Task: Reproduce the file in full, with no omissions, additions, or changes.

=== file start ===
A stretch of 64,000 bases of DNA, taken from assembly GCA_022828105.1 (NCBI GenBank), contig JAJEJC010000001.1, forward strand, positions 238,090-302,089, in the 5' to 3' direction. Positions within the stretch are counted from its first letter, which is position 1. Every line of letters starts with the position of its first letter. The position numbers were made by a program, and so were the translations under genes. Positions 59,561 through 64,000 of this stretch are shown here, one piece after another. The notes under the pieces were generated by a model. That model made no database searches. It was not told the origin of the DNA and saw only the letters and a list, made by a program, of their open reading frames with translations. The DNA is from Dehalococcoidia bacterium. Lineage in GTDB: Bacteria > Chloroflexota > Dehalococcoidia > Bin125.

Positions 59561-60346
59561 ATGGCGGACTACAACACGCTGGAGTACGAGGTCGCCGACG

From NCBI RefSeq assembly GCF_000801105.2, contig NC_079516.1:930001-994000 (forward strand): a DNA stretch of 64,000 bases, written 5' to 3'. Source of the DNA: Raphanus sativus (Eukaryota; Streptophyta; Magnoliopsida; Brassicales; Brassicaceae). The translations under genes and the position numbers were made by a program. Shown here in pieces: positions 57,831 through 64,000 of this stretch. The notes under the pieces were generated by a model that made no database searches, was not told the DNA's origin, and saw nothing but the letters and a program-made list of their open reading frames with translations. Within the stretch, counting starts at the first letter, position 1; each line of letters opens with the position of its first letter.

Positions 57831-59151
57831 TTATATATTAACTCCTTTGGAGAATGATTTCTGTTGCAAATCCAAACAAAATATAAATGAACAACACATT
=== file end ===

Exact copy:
A stretch of 64,000 bases of DNA, taken from assembly GCA_022828105.1 (NCBI GenBank), contig JAJEJC010000001.1, forward strand, positions 238,090-302,089, in the 5' to 3' direction. Positions within the stretch are counted from its first letter, which is position 1. Every line of letters starts with the position of its first letter. The position numbers were made by a program, and so were the translations under genes. Positions 59,561 through 64,000 of this stretch are shown here, one piece after another. The notes under the pieces were generated by a model. That model made no database searches. It was not told the origin of the DNA and saw only the letters and a list, made by a program, of their open reading frames with translations. The DNA is from Dehalococcoidia bacterium. Lineage in GTDB: Bacteria > Chloroflexota > Dehalococcoidia > Bin125.

Positions 59561-60346
59561 ATGGCGGACTACAACACGCTGGAGTACGAGGTCGCCGACG

From NCBI RefSeq assembly GCF_000801105.2, contig NC_079516.1:930001-994000 (forward strand): a DNA stretch of 64,000 bases, written 5' to 3'. Source of the DNA: Raphanus sativus (Eukaryota; Streptophyta; Magnoliopsida; Brassicales; Brassicaceae). The translations under genes and the position numbers were made by a program. Shown here in pieces: positions 57,831 through 64,000 of this stretch. The notes under the pieces were generated by a model that made no database searches, was not told the DNA's origin, and saw nothing but the letters and a program-made list of their open reading frames with translations. Within the stretch, counting starts at the first letter, position 1; each line of letters opens with the position of its first letter.

Positions 57831-59151
57831 TTATATATTAACTCCTTTGGAGAATGATTTCTGTTGCAAATCCAAACAAAATATAAATGAACAACACATT